NHS staff have warned the Government not to try and deliver its promise of a seven-day NHS “on the cheap” by cutting into the out-of-hours pay of frontline workers, as the Prime Minister warned of “tough decisions” ahead for the health service.
The Royal College of Midwives said that the profession was “underpinned” by unsocial hours payments, while the Society and College of Radiographers said that its members would refuse to work if any pay and conditions settlements were deemed to threaten their ability to perform procedures safely.
Although both groups said it was “premature” to threaten strike action at this stage, they said they shared concerns expressed by Dr Peter Carter, the head of the Royal College of Nursing, over evening and weekend pay for NHS workers.
In his first major speech since the General Election, David Cameron put plans for enhanced GP and hospital services in the evenings and at weekends at the heart of the Government’s new NHS strategy.
The increasing strain on NHS resources
He renewed his pre-election pledge to give the NHS an extra £8bn annually by 2020, but also signalled that the £22bn in efficiency savings demanded of the health service by that date would lead to “tough decisions and tough actions”.
It is not clear how the NHS plans to save such a vast sum. While there are hopes that a new focus on prevention and care in the community will eventually lead to lower costs, many staff also fear that further pay restraint or even cuts to services will be required.
Sharing a platform with the Prime Minister, NHS England chief executive Simon Stevens said that the health service was entering “probably the most challenging period in its 67-year history” adding that he would be setting out, within two weeks, how it would “tackle” the “£22bn efficiency challenge”.
The Health Secretary, Jeremy Hunt, risked union anger by branding Dr Carter’s warning that any attacks to unsocial hours pay would be a “red line” that could lead to industrial action, “ridiculous” and accusing the country’s biggest nursing union of “grandstanding”.
The row centres on union concerns over the implications of seven-day services for out-of-hours payments for staff.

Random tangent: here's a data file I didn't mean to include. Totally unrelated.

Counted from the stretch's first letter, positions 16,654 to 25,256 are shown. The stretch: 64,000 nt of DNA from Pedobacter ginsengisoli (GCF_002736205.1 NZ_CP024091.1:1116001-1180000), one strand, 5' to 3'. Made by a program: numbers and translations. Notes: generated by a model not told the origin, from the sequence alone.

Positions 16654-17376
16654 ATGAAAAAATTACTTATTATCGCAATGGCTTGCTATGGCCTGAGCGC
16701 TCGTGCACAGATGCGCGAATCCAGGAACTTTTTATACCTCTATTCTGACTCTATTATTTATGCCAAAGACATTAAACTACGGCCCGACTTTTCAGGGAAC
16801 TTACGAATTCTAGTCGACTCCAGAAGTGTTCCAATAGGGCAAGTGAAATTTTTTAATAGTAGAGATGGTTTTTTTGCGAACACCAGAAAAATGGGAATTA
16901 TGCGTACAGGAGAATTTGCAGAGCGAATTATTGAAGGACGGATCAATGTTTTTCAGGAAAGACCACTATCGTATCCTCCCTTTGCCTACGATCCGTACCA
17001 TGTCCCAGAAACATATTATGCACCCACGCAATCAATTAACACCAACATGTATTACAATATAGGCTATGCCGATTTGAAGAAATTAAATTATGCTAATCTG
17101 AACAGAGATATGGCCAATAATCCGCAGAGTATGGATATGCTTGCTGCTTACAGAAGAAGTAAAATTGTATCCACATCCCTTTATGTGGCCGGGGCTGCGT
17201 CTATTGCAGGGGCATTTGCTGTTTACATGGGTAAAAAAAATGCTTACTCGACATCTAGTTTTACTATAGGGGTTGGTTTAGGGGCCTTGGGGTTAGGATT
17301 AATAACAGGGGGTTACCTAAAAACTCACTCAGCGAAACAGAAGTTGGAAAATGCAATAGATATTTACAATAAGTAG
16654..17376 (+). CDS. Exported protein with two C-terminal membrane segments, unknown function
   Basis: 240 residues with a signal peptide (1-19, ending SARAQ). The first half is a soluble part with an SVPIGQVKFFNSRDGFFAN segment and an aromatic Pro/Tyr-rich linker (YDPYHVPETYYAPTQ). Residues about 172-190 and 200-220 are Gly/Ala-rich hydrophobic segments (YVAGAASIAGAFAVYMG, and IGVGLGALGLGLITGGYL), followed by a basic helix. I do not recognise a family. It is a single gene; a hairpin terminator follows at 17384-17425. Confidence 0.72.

The Government has so far made no proposals on pay and conditions, and is awaiting reports on seven-day services from the independent NHS pay review bodies. However, the NHS Employers organisation, in their submission to the review, has already set out a range of proposals for cutting unsocial hours pay. One measure, estimated to save £1.1bn, proposes cutting out-of-hours rates by half and only paying them after 10pm seven days a week.
Jon Skewes, a director at the Royal College of Midwives, which went on strike for the first time in 133 years in 2014, over the Government’s refusal to grant an across-the-board one per cent pay rise to NHS staff, said that while it was too early for “threats” over new industrial action, midwives would be “incredibly angry if they were pushed into a corner” over unsocial hours pay.
“Maternity is an example of a service that is already seven days a week, 24 hours a day, 365 days a year,” he said. “Midwives are reliant on unsocial hours payments. It would seem grossly unfair to those people already providing a service like that to have money taken off them effectively, in order to extend opening hours further.”
Paul Moloney, trade union and industrial relations manager, at the Society and College of Radiographers said that “drastic action” could be taken if their members were asked to work so many shifts that they were deemed to be damaging their ability to work safely.
“The reality for radiographers is that we already have a shortage in the profession and we already have a 24/7 working arrangement with many Trusts,” he said. “Quite simply, if they took away the quite minimal additional compensation for working unsocial hours then that would be a huge problem for us. Our members would quite simply not do it.”Reuse content